The night Jesus was betrayed and arrested he went with his disciples to a favorite place, a quiet place at night I’m sure called the Garden of Gethsemane. It was in this place that the final minutes ticked down to his passion. Matthew records this garden scene in Matthew 26:31-46. Here are five personal reflections.
We are always at risk of stumbling (vv. 31-32). Jesus warned his disciples they would stumble. They didn’t believe him. They were sure they wouldn’t. And then, they stumbled. Life is a pathway filled with stumbling stones and slippery, unstable ground. Jesus says we are vulnerable on the journey. “You will stumble because of me.” All it takes is a cross word, a threatening action, a worldly temptation, and down we go. The disciples swore to high heaven they’d never be offended because of Jesus. Never. We are at risk. Seriously.
We are bent toward thinking more highly of ourselves than we ought to think (vv. 33-35). Catch Peter’s words as he expresses the feelings of the whole group in response to Jesus’ warning that they would stumble: “I will never…I will not…” Never! But they did. They did the very thing they said they would never do, and they did it a short while after declaring they never would. The flesh is confident in itself. Very confident. However, bold declarations of faithfulness to Jesus that are made in the flesh will retreat in the face of real threats.
We need companionship (vv. 36-38). The vulnerability of Jesus in this scene is haunting. Sorrow and deep distress surrounded him. Trouble was pressing in on him from every direction. The weight of what he was about to endure is descending upon him. What did he want? He wanted human companionship. That’s interesting. Wasn’t the fellowship of his Father enough? That’s not the point here. Jesus was a man and as a man he wanted the companionship of his friends in that dark hour. He didn’t want to be alone. Of course he could turn to his Father and he did, but what did his Father tell him? “This is what you came to do, my Son. The hour has arrived. It’s time.” There would be no deliverance from his Father. Soon, in fact, his Father would forsake him. The sorrow, anguish, and loneliness were all part of the Father’s will for they were all consequences of sin. Oh how Jesus longed to have these men be with him and watch with him!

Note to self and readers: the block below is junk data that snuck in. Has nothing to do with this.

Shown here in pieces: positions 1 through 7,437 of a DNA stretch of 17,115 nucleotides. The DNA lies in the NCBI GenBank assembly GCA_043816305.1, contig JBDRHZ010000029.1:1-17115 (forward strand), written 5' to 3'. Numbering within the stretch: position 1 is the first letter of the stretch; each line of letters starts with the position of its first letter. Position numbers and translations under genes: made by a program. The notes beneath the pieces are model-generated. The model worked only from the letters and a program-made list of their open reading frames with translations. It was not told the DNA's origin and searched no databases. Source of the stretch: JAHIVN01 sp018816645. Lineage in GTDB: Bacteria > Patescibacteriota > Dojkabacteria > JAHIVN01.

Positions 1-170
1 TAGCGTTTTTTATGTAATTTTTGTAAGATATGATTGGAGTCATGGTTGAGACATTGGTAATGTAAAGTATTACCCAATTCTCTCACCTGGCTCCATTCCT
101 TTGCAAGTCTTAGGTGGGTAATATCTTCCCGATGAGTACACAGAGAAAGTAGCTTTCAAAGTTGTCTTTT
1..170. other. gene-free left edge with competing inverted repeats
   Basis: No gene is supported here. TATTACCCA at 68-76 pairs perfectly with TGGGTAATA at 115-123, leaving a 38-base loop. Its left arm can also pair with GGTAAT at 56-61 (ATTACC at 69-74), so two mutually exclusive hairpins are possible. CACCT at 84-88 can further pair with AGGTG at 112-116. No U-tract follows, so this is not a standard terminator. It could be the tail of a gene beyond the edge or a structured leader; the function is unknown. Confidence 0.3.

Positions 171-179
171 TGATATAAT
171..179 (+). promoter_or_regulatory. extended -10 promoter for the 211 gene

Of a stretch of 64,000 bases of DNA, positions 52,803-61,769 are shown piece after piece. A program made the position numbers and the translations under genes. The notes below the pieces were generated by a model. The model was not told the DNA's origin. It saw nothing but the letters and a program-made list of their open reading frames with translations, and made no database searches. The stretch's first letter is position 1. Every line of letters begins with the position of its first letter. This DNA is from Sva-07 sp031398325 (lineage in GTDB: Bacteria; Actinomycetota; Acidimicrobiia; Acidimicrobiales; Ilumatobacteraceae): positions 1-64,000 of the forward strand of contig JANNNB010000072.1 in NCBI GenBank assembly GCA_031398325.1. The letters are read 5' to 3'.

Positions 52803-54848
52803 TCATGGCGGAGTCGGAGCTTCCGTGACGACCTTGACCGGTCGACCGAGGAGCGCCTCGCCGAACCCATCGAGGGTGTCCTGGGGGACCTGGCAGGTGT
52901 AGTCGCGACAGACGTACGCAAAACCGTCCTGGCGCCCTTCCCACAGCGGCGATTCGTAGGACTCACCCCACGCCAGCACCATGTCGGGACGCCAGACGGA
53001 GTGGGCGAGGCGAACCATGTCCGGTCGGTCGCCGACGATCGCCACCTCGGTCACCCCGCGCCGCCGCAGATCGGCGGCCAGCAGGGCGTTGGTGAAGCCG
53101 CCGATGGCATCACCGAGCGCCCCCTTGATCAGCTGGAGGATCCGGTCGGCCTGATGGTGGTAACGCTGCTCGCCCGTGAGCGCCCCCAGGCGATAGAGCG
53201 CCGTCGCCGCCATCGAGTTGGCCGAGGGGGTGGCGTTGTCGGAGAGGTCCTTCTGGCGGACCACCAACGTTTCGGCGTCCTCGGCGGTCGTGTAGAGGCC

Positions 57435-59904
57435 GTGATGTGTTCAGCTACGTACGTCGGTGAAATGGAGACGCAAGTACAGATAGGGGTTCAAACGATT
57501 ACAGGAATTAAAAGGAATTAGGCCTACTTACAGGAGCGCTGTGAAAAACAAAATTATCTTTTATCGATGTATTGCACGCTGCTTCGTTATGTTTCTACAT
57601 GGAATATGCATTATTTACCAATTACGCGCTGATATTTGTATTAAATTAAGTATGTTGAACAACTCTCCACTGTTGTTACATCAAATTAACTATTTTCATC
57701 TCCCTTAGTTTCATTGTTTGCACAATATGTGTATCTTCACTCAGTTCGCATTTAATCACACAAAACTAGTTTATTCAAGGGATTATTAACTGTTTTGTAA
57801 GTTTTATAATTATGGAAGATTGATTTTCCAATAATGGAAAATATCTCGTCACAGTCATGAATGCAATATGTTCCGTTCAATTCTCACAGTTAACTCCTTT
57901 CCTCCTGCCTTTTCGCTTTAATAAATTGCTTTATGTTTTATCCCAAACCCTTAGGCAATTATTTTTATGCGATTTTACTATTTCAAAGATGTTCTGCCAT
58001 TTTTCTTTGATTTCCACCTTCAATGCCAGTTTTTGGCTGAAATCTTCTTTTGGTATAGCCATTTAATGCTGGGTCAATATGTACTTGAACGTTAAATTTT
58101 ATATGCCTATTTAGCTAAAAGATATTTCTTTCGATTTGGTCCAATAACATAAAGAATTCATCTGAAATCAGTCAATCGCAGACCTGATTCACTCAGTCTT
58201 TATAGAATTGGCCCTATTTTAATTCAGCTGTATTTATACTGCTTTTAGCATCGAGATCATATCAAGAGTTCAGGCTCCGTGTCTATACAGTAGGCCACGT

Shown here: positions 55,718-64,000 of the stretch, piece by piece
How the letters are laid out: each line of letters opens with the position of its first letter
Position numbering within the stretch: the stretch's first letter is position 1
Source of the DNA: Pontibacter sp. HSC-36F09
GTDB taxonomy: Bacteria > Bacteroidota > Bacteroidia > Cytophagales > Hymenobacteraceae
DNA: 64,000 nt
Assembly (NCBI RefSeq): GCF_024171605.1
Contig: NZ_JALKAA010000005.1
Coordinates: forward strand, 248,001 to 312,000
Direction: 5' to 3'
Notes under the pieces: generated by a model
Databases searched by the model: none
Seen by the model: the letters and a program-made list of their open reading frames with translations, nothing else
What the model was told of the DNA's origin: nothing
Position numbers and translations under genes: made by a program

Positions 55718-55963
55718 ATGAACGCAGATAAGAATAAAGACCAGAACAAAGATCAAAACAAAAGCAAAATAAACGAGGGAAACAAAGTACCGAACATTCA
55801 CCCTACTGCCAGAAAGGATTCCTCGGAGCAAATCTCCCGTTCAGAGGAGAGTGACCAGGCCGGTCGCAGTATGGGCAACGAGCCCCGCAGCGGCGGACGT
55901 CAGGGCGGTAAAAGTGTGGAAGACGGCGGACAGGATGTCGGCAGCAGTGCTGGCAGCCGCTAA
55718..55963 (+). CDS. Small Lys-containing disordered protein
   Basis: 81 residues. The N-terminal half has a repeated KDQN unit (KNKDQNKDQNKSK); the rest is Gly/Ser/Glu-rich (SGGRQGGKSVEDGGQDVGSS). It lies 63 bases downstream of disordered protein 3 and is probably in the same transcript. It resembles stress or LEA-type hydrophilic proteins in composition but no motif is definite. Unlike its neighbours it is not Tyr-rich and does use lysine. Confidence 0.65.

We are weak when it comes to spiritual action (vv. 40-46). “The spirit is willing but the flesh is weak,” Jesus said. He asked, “Could you not watch with me one hour?” No, they couldn’t. When he came the third time and found them sleeping he asked, “Are you still sleeping and resting?” Yes, they were still sleeping. That’s not what they wanted to do. They wanted to remain and watch with him. They wanted to pray with him. But their flesh was stronger. They were tired and they fell asleep. When temptation comes, and it will come, the risk is that the flesh will win, and we will fail. Will-power does not produce effective spirituality.
We must learn to depend on prayer (vv. 36, 39, 42, 44). Jesus did. He invited his disciples to be with him, to watch with him, and to pray with him. They did the exact opposite: they slept. Danger was lurking in the dark shadows of that garden. Hell was about to launch its assault and God was the target. The destiny of the human race was hanging in the balance. Jesus knew this. He knew what lay ahead. This was the most critical hour in human history. And the disciples slept while Jesus watched and prayed. When the hour arrived, Jesus stood true to the Father’s will while the disciples fled. The flesh wants control (it always wants control), but the flesh will fail. Prayer is a means by which we put the flesh to death for only then can the spirit be strong. Prayer is how we watch so we won’t be overtaken in temptation. It’s how we abide in the presence of Jesus.
On the night in which he was betrayed by a friend, Jesus prayed. His disciples didn’t. And it made all the difference.